In seven months . . .


There’s been a lot going on at the Kaleidoscope house. Sure, all of us do way too many things, but quasi-insanity is how we roll. What’s really throwing us off? The Big Move.

The Man is in the military, so we’re no strangers to relocating. But instead of moving every two years like usual, we’ve been at this location for nearly four. This means that as far as the Maiden is concerned, here is the home she’s always known–the place she’s put down roots.

School, dance, sports, drama, camps, church, friends. The location of Target. Favorite parks. Her bike-riding radius in the neighborhood. That place where we saw that weird bird. The field where she and the Man fly kites. The river, and whether she can drain it and excavate it someday.

She’s gotten used to this place. So have we.

Also, this is the first move when we’ve had to think about our kid in terms of more than just whiny luggage along for the ride. She’s turning six, so all of sudden there’s all this decision-making about schools and kid-friendly neighborhoods and finding activities that she’ll fit in with and oh my gosh, just trying to make a new home that’s home in all the ways this place has been.

So: stress.

This weekend the 80-degree temperatures sent me rooting through closets for sweaters and coats to store away for fall. And that’s when it hit me: when we take these out again in seven months, it will all be over.

In seven months, all these questions and unknowns that are twisting up our lives and sanity will have been answered.

Done.

Gone.

History.

Kind of takes you aback for a minute, doesn’t it?

Then last night, we were looking at the Maiden, who had gone to sleep still wearing her ballet bun in the hopes that it would make her hair curly in the morning. (It didn’t.) She looked so . . . tall, all long legs and arms sprawled across the bed.

“I can’t believe she’s turning six,” I said.

The Man: “She’s a third of the way to being an adult.”

Time.

We’re driving ourselves nuts with all the decisions and questions. But the reality is this: it’s going to pass. By the time we next dig out the winter jackets, all these worries are going to be non-existent. In a year, they’ll be a distant memory, just a short blip in our own life story.

There will be new things to think about, new experiences, new decisions, new stressors. But that’s okay, because they, too, are finite.

Time passes. Things change. Everything is for a season, and all things come to an end.

But only so that we can make a new beginning.

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8 responses to “In seven months . . .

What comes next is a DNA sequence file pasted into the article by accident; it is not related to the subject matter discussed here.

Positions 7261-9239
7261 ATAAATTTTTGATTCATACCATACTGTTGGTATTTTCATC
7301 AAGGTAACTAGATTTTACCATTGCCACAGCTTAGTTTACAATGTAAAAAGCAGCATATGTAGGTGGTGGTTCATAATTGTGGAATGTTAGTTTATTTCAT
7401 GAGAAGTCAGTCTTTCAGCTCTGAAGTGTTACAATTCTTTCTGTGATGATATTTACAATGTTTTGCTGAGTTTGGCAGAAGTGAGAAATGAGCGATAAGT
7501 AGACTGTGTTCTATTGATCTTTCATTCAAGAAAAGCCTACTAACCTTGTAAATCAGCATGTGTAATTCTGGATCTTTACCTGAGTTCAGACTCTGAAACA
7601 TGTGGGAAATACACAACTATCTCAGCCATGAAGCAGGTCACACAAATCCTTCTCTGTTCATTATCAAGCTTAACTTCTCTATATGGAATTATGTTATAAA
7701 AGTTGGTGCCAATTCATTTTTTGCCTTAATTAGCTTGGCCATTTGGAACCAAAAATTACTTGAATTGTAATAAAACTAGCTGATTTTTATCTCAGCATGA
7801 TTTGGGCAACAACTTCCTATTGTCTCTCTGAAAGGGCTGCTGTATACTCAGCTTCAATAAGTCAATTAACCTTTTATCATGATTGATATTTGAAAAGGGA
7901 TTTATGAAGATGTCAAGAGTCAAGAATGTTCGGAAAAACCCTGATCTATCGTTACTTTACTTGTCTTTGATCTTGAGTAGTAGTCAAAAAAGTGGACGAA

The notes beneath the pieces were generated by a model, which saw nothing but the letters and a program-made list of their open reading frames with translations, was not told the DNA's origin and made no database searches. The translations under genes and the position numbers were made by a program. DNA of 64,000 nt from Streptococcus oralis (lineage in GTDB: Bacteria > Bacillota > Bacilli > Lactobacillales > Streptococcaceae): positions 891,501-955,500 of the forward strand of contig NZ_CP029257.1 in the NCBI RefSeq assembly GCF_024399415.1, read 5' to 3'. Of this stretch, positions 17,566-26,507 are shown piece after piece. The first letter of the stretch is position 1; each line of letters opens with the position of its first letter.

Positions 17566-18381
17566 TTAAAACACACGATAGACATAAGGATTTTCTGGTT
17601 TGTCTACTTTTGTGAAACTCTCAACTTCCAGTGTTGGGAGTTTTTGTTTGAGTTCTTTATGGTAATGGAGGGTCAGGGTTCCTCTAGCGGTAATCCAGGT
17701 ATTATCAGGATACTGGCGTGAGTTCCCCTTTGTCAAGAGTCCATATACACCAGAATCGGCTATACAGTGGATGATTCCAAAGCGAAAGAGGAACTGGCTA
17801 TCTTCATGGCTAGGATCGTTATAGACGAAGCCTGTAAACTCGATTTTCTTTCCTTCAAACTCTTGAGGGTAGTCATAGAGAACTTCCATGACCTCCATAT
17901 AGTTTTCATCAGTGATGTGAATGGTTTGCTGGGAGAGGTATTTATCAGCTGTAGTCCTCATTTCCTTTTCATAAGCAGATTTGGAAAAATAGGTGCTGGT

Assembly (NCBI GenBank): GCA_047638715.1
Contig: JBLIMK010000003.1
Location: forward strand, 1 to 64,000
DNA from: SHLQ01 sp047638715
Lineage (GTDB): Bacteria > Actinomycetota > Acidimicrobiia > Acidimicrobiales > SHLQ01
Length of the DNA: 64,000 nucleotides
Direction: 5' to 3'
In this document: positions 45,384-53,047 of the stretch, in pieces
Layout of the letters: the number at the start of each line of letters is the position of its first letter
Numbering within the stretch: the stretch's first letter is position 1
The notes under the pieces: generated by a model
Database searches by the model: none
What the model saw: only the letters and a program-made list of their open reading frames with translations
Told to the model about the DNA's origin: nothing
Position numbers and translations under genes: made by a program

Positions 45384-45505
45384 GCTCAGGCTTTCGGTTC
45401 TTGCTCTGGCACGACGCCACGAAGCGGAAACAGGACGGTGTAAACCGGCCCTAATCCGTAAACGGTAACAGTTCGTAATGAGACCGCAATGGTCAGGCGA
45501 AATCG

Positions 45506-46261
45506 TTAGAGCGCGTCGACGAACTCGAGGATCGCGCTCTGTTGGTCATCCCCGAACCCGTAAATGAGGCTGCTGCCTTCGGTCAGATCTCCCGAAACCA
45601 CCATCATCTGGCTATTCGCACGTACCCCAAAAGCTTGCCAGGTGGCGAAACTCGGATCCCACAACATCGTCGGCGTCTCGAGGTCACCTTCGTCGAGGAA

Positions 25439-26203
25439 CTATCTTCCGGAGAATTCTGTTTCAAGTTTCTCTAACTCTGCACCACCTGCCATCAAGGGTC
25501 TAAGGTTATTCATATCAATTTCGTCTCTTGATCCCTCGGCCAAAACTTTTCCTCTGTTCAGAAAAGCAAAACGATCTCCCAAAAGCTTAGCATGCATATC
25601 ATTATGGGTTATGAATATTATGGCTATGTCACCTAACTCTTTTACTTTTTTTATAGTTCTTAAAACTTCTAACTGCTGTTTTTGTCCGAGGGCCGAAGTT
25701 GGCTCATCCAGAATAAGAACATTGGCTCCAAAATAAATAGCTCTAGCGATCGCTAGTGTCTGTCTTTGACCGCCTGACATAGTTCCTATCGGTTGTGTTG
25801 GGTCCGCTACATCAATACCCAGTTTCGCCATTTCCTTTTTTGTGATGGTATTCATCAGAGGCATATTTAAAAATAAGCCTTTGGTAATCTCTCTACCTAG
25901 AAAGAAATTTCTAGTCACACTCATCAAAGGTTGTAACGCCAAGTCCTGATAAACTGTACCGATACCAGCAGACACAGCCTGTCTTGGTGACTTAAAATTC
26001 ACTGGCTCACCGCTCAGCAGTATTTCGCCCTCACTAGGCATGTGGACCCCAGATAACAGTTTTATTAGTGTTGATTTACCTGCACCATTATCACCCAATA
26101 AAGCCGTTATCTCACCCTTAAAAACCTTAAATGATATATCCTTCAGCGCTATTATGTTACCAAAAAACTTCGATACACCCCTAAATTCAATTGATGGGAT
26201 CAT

1. It zooms by and so few of us remember to catch it while we can. Very nice post.

    • thetwistingkaleidoscope

      Thanks. It really does go by fast. I don’t know whether it’s the coming move or just the fact that the Maiden’s suddenly looking older that’s got me realizing how quickly things slip by if we let them. Feeling soooo pensive now!

  2. I love your conclusion; it creates hope from what would otherwise be sadness. So, so beautiful.

    • thetwistingkaleidoscope

      Thank you. Looking ahead is the best way for our family to keep from being sad about leaving–or about time passing in other ways!. It goes quickly, but it just means there’s another adventure around the corner.

  3. Ah. Pensive, yes. Reading it makes me think back on the progression of time in my life as well. Gosh. I have a daughter just 2 years older than your baby. Well, not baby. Little girl. Lovely post.

    • thetwistingkaleidoscope

      Thank you! I bet you remember her being a little baby just like it was yesterday. One of the things that got me writing this was a friend’s FB post about how she was registering her son for Kindergarten for the fall, and I was like wait a minute, didn’t you *just* have your baby shower?! Also, the Maiden’s hair is growing so long and in her facial features she’s starting to transition from little kid to grade schooler. Yikes.

  4. I read this last week:
    http://www.scarymommy.com/saturday-286/
    I feel haunted by the constant tick tock. Thanks for another perspective on it all.

  5. Pingback: Seven months later | The Twisting Kaleidoscope

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